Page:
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Family fun

08th Mar 2024

Movies with inspiring female leads to watch with your daughter

Jody Coffey


With the passing of International Women’s Day, let’s keep the spotlight on inspiring young girls and women

While movies are a great source of entertainment, they can impart many messages and lessons about life, love, careers, relationships, and finding your place in the world.

If you’re hoping to squeeze in a little extra quality time with your daughter, films are a great way to cosy up together, spark conversation, and get them asking questions.

Luckily, there is a wealth of movies that centre around girl power with inspirational women that you can watch together that will keep you both engaged.

Moana (PG)

If your little lady is strong-willed and spirited, this one is sure to resonate.

As the brave Moana sets sail on a daring mission to prove herself a master wayfinder and fulfil her ancestors’ unfinished quest, she must go against the status quo of her homeland of Motunui.

While her destiny is to always remain rooted in one place and step into the life her father has carved out for her, she is more inspired by a life of adventure and exploration.

The core themes in ‘Moana’ are to follow your dreams and be true to yourself.

Credit: IMDb

13 Going On 30 (PG-13)

On her 13th birthday, Jenna Rink, desperate to be powerful and popular, wishes to skip her awkward teen years and become ’30, Flirty, and Thriving’.

When she wakes up in her 30-something body, she soon realises that, as an adult, the desire to be popular and career-driven has led her to make some poor decisions.

Jenna realises that she has neglected her once-cherished relationships and gone to inappropriate lengths to get ahead at work, which sets her on a path to find her way back to what’s important in life.

’13 Going On 13′ is one of those great movies that reminds us that being good is more important than being popular and that ultimately, friendship, love, kindness, and loyalty are far more important than power and prestige.

It also has a beautiful underlying message for young movie-watchers: not to be in a rush to grow up.

13 Going On 30
Credit: IMDb

Matilda (1996) (PG)

Matilda, a six-year-old genius, was born into a family that fails to accept or appreciate her intelligence and love of learning.

Her wheeler-dealer father, Harry, works as a con salesman, and her mother, Zinnia, thinks women should only focus on their looks, but Matilda refuses to change who she is to meet their expectations.

Despite feeling like an outsider in her own home, she takes every opportunity to tap into the bountiful world of reading, which leads her to manifest new and magical skills.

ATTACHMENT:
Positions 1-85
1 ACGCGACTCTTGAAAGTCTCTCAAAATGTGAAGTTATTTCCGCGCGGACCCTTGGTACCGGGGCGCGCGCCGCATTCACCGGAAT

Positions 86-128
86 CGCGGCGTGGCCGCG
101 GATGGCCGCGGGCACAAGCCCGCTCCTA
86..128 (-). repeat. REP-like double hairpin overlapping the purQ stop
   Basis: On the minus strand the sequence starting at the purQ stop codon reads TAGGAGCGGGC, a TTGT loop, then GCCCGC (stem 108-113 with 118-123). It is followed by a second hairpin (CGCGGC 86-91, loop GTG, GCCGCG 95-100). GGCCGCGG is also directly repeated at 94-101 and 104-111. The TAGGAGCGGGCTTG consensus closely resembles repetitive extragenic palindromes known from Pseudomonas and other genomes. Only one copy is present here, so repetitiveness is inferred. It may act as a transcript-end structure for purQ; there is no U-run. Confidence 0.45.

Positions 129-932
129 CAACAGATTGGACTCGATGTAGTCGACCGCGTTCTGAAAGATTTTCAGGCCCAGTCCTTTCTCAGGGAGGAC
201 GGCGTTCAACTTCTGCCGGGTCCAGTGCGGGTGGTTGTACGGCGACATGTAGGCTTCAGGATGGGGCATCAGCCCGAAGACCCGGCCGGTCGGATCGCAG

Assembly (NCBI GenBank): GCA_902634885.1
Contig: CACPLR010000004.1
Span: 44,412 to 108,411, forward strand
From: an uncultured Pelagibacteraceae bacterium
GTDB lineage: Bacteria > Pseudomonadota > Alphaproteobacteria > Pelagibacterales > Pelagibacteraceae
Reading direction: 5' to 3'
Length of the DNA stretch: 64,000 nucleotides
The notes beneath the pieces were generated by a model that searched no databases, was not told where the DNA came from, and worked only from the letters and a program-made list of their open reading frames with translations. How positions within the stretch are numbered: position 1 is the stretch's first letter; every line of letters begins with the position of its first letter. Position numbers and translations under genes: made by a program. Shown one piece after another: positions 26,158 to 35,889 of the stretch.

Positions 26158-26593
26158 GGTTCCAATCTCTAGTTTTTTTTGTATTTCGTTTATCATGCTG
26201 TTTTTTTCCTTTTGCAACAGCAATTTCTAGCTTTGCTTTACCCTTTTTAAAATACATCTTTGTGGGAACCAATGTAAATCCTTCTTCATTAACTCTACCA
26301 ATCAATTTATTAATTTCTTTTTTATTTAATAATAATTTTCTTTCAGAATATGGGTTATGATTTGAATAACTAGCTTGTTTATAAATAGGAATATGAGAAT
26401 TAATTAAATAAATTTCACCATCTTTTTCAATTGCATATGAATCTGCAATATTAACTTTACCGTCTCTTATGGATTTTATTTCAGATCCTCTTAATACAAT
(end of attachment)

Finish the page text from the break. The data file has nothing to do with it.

Miss Honey, Matilda’s sweet and caring teacher, sees that special something in her students and chooses to nurture and embrace her abilities.

This movie tells the beautiful tale of a young girl who isn’t afraid to be herself, hone her skills, and use her strengths to fight injustice, despite the obstacles in her life.

Matila (1996)
Credit: IMDb

Barbie (12A)

It’s likely that many parents and their daughters saw this flick in theatres during the summer of 2023.

However, if you haven’t, it’s worth a watch.

The movie adaptation of the Mattel doll, played by Margot Robbie, focuses on overcoming insecurities and the impact that the doll may have had on a young girl’s self-esteem.

Following Barbie’s exploration into the real world from Barbieland, she is met with the reality that her beauty has had on the world, as well as the inequality between men and women.

The film gives insight into the impact of body shaming and societal expectations on females, as well as overcoming insecurities to ultimately become stronger.

Credit: IMDb

Legally Blonde (PG-13)

Elle Woods is the poster girl for self-discovery and self-empowerment in ‘Legally Blonde’.

She is a beautiful and fashion-obsessed young woman whom many underestimate based on her appearance – something which many movies dictate as a blonde woman’s struggle.

Elle embarks on a journey towards becoming a lawyer after her boyfriend, Warner, breaks up with her because he doesn’t believe she is ‘serious’ enough to lead the life he wants.

Upon scoring a 179 on the Law School Admission Test, combined with her 4.0 GPA, she is accepted to Harvard Law School and has to prove she isn’t who people think she is every step of the way.

In fact, she refuses to conform to the typical image of what a “lawyer” should look like and instead brings colour into the courtroom.

The main message is that intelligence comes in all shapes and sizes and that you shouldn’t have to compromise who you are or your interests to get what you want.

legally blonde
Credit: IMDb